LeBron James Stadium Deal Flops Due to Tax Challenges

Daily Tax Report: State provides authoritative coverage of state and local tax developments across the 50 U.S. states and the District of Columbia, tracking legislative and regulatory updates,...

By Alex Ebert

The owners of the Cleveland Cavaliers are pulling out of a $140 million stadium renovation deal due to delays caused by legal challenges to the city’s ticket tax—a rare victory for detractors of public stadium financing.

Last week, the city council clerk, under order from the Ohio Supreme Court, verified that there were more than twice the required signatures to hold a repeal referendum on the city’s extension of a ticket tax ordinance that provided a key $45 million in funding for the stadium. However, due to a city charter rule, the referendum would have to take place after the Nov. 7 election, costing taxpayers more than $700,000.

But the Cavaliers announced late Aug. 28 that the referendum is no longer necessary because the costs of delays make the deal unfeasible. The team’s owners had pledged $70 million. The city pledged $45 million and the county $25 million—with all of the money raised through extensions of existing taxes.

The blown deal leaves the city in a strained position with the Cavaliers. The Quicken Loans Arena, known as “The Q,” is the oldest stadium in the NBA without a major renovation, and it’s possible the Cavs could move. The city will also lose out on an NBA All-Star Week, which the Cavaliers’ owners predicted could generate up to $100 million in economic activity in Cleveland.

“The investments over the years into The Q have paid back multiples in economic impact, job creation, and tax generation. It is very disappointing to see our further private investment into The Q Transformation project reach this ending point,” Len Komoroski, CEO of the Cavaliers, said in a statement.

‘Shocking’

This might be the first example where pressure from a public referendum defeated a stadium financing deal already approved by local government, Ted Gayer, a stadium tax expert and vice president and director of economic studies at the Brookings Institution, told Bloomberg BNA.

“It’s usually reversed, and all the pressure is all about, ‘How do you publicly attract these teams?’” Gayer said. “I can’t think of any example. It’s shocking.”

Cleveland Mayor Frank Jackson (D) called the announcement a “tremendous loss.” In a statement, he said the deal would have had significant short-term impacts for the city, including “construction and permanent jobs” and would have modernized the facilities and guaranteed “the Cavs would remain in our city until at least 2034.”

In the short-term, the city might lose out on at least $45 million in general fund revenue it would have also collected from the ticket tax. But in the long-term, City Council President Kevin Kelley said the blown deal could mean loss of the only Cleveland team that has won a championship in the last 50 years.

“The long term consequences that future mayors and councils will have to deal [with] include the loss of tens of millions of dollars that will occur when the Cavaliers lease expires and how to deal with what will then be an obsolete arena owned by the public,” he in a statement.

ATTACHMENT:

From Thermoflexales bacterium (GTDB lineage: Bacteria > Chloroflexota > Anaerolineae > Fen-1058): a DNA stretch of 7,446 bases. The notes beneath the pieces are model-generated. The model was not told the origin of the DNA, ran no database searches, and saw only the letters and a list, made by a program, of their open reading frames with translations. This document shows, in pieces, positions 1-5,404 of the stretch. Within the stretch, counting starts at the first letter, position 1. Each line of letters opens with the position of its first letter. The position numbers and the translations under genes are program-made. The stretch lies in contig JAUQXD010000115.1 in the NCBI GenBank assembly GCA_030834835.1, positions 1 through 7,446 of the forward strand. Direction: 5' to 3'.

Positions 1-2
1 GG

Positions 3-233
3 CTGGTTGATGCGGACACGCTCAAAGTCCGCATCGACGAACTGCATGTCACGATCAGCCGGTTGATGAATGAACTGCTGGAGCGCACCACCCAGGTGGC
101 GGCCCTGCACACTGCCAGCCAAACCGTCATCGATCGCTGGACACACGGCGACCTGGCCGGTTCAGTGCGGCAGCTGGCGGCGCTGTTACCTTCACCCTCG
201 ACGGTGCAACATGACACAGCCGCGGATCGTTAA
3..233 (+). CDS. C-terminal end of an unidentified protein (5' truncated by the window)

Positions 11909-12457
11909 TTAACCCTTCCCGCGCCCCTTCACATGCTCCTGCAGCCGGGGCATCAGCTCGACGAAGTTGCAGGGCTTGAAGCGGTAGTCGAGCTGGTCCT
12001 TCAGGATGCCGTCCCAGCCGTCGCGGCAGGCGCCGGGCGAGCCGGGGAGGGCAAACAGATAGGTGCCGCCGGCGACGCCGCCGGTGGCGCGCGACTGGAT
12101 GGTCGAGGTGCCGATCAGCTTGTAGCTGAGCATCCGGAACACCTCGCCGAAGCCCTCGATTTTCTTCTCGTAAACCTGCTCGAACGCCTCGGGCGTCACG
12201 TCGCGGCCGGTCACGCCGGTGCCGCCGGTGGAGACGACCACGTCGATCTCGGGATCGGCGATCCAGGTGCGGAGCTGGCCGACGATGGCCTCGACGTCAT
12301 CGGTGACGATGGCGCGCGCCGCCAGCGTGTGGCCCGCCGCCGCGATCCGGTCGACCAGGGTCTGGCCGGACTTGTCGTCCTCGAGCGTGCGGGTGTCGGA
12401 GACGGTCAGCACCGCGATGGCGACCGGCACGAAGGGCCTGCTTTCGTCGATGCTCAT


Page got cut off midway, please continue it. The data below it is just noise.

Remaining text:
Calling Victory, Shifting Blame

Protesters against the city’s ticket tax claimed victory, but said they weren’t opposed to the team remaining in Cleveland.

“The Greater Cleveland Congregations (GCC) were never opposed to the idea of renovating Quicken Loans Arena. What they wanted was to see the benefits of a $140 million investment spread throughout the community for broader public benefit,” Subodh Chandra, legal representative for the protesters, told Bloomberg BNA in an email. “When a corporate mogul is petulant and uses adherence to the rule of law and well-established democratic processes as his excuse for picking up his ball and going home, it is a sad day indeed. Fortunately, we do not live in an oligarchy.”

The GCC, which led the petition drive against the tax, issued a statement saying it “makes no apologies” for standing up for the poor in Cleveland and “the loss of this deal squarely lies at the feet of those who put old school politics above the interests of the people.”

The GCC, in coordination with the Cuyahoga County Progressive Caucus, collected more than 13,000 signatures on a petition to repeal the city’s ticket tax. The city clerk initially refused to accept the signatures, saying that it would be unconstitutional for the city to back out of its deal with the stadium’s developers. However, this month the Ohio Supreme Court mandated the clerk accept the signatures.

“It’s a tremendous victory for grassroot organizing in Cuyahoga County,” said Steve Holecko, political director of Cuyahoga County Progressive Caucus. “If the city council was really confident the people of Cleveland wanted the deal, why would they have fought against the referendum? Why not welcome it? The truth is, they knew the people didn’t support it.”

To contact the reporter on this story: Alex Ebert in Columbus, Ohio at aebert@bna.com

To contact the editor responsible for this story: Jennifer McLoughlin at jmcloughlin@bna.com

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